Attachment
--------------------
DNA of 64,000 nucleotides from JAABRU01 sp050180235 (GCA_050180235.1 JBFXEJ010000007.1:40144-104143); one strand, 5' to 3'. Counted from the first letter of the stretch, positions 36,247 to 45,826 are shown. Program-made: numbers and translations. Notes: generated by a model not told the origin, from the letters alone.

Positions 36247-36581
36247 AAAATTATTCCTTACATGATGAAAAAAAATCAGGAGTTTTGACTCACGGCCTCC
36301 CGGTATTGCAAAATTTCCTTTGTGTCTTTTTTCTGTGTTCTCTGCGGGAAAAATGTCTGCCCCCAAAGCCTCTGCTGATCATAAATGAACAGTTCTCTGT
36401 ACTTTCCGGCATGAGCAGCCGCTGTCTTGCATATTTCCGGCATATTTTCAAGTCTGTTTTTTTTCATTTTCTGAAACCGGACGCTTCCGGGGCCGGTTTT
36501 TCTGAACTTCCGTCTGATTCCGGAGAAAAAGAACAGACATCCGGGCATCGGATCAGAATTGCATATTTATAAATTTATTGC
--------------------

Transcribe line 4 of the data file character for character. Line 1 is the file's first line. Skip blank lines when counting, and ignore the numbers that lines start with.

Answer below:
36301 CGGTATTGCAAAATTTCCTTTGTGTCTTTTTTCTGTGTTCTCTGCGGGAAAAATGTCTGCCCCCAAAGCCTCTGCTGATCATAAATGAACAGTTCTCTGT